Freeskier-turned-documentary filmmaker Jamie Crane-Mauzy

In 2015, former professional freeskier Jamie Crane-Mauzy almost died at a World Tour Finals competition in Whistler, British Columbia. Her double-backflip-gone-wrong led to a 10-day coma and a brain stem injury that temporarily paralyzed her right side. 

Flash forward to 2020, and the 27-year-old is fully recovered, happily skiing again, and ready to inspire others—especially trauma survivors—through her upcoming documentary, Alternative Peaks. The film focuses on Crane-Mauzy’s experience but also features other athletes who’ve overcome major setbacks—like Noah Elliott, a local snowboarder and skateboarder who had his leg amputated due to cancer and went on to win gold and bronze at the PyeongChang 2018 Paralympic Winter Games.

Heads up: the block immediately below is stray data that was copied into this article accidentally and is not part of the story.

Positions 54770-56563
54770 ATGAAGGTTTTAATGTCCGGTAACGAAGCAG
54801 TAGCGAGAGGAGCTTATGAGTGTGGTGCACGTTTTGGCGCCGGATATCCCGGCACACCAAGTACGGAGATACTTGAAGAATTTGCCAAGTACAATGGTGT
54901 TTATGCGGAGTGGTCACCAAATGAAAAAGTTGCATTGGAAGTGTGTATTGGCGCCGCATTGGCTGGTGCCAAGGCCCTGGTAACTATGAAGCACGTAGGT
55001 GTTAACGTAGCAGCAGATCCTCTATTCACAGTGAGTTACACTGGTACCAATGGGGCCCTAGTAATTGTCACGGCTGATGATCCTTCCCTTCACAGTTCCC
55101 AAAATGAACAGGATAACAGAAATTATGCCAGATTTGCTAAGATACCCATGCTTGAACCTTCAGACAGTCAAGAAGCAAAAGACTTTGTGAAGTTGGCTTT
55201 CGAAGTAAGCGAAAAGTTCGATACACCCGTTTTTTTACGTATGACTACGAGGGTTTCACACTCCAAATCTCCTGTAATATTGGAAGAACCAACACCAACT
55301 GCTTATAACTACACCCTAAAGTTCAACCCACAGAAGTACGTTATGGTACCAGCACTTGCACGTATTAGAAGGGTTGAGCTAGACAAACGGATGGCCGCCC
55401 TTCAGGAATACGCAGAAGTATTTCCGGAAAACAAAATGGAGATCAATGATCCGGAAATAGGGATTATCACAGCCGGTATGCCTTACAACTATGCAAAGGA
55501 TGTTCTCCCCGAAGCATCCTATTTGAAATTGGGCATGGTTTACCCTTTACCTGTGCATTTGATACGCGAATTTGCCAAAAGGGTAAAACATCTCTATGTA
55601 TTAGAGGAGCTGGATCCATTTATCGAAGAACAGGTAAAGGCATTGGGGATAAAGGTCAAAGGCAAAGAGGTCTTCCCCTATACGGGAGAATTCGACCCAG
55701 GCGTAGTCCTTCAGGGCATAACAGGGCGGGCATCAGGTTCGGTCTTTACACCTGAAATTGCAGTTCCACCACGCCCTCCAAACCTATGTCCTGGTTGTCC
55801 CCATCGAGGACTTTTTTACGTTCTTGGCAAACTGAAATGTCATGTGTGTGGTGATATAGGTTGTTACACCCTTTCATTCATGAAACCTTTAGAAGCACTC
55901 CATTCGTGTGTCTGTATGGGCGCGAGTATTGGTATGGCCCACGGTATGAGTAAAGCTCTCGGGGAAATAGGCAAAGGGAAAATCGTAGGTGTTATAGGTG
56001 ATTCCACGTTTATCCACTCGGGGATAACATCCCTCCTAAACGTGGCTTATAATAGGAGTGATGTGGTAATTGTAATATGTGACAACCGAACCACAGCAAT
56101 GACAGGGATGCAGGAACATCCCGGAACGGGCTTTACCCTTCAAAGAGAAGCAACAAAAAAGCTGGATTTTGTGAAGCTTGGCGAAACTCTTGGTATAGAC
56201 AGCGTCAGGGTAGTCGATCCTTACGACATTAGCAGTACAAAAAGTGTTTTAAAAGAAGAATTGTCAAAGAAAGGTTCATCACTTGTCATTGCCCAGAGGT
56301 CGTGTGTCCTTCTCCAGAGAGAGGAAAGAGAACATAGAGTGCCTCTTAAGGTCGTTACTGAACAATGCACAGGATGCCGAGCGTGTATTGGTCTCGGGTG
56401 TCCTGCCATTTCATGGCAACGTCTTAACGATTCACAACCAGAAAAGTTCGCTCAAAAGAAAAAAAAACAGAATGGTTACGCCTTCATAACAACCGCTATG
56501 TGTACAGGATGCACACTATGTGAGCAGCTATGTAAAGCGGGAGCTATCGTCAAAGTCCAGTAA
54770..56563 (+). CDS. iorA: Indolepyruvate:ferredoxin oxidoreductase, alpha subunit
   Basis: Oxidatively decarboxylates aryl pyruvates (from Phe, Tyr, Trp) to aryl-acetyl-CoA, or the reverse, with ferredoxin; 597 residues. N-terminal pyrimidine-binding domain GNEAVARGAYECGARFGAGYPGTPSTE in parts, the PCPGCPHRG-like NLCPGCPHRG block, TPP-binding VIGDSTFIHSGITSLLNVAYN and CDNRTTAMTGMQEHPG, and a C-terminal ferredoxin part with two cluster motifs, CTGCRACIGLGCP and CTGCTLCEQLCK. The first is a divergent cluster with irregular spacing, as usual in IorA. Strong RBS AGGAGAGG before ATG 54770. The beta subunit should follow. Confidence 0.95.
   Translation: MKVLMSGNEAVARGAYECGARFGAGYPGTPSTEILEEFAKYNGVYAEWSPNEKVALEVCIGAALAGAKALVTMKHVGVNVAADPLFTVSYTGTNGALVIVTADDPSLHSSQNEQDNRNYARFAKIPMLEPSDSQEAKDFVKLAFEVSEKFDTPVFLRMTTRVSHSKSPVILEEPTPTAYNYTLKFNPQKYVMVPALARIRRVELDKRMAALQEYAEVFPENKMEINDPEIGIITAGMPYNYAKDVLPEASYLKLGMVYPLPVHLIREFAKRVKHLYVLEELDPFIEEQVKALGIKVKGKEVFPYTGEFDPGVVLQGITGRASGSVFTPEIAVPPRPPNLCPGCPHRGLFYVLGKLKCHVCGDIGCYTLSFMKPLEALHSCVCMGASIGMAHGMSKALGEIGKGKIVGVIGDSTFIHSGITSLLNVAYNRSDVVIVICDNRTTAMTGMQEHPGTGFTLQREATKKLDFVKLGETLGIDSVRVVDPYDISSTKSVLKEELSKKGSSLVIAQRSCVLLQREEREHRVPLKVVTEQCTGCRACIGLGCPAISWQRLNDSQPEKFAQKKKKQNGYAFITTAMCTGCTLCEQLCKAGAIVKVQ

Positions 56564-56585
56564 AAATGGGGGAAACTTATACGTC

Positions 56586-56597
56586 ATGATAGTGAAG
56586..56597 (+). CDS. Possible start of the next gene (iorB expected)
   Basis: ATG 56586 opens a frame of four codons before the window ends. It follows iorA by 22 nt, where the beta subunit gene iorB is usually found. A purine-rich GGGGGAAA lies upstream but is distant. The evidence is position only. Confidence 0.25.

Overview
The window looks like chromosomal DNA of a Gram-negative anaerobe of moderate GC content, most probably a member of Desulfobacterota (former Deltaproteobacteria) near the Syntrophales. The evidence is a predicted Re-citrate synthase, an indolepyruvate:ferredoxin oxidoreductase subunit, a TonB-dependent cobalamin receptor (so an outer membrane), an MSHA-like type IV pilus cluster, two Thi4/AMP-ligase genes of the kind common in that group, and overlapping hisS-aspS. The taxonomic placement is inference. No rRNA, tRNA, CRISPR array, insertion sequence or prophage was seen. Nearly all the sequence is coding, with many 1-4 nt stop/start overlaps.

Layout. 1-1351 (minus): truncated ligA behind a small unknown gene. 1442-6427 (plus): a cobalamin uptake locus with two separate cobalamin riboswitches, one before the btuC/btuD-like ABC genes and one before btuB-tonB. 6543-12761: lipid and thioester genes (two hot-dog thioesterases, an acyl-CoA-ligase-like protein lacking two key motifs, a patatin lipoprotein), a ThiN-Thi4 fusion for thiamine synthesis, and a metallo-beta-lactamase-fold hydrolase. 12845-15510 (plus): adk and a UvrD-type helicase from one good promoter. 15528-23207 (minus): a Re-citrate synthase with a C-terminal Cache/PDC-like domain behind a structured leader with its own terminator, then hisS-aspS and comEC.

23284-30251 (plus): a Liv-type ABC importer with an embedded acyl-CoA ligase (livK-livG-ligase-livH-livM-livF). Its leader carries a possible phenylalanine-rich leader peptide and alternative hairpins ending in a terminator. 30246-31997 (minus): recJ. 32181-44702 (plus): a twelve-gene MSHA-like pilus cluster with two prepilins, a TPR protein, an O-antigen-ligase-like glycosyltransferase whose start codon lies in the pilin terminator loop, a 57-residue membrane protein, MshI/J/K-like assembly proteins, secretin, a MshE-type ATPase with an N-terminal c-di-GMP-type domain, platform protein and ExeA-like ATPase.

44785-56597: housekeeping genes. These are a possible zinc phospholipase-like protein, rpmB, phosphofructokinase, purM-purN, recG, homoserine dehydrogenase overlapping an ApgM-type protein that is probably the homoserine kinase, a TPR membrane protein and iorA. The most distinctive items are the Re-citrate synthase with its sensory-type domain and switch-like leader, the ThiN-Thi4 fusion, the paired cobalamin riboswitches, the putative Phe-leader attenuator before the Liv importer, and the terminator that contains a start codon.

Crane-Mauzy’s path to recovery was not without a tremendous amount of struggle along the way, of course. She attributes her success to having a strong support system and maintaining a growth mindset with the belief that “anything can change and evolve.” 

A still from the film "Alternative Peaks," which is about overcoming serious setbacks in sport and life

“I say I was climbing a peak and I got caught in an avalanche and I came careening down,” Crane-Mauzy says. “Then I was at the bottom and I had the choice to stay stuck and sit there, or I had a choice to climb an alternative peak.” That alternative peak metaphor became the impetus for her film. “I honestly think now my peak is higher and I have more positive impact to give to more people.” 

Alternative Peaks is still in production as of press time, but Crane-Mauzy projects a summer 2020 release. Once the movie is out, she has her sights set on film festivals and a speaking tour to visit hospitals, trauma centers, and education facilities. 

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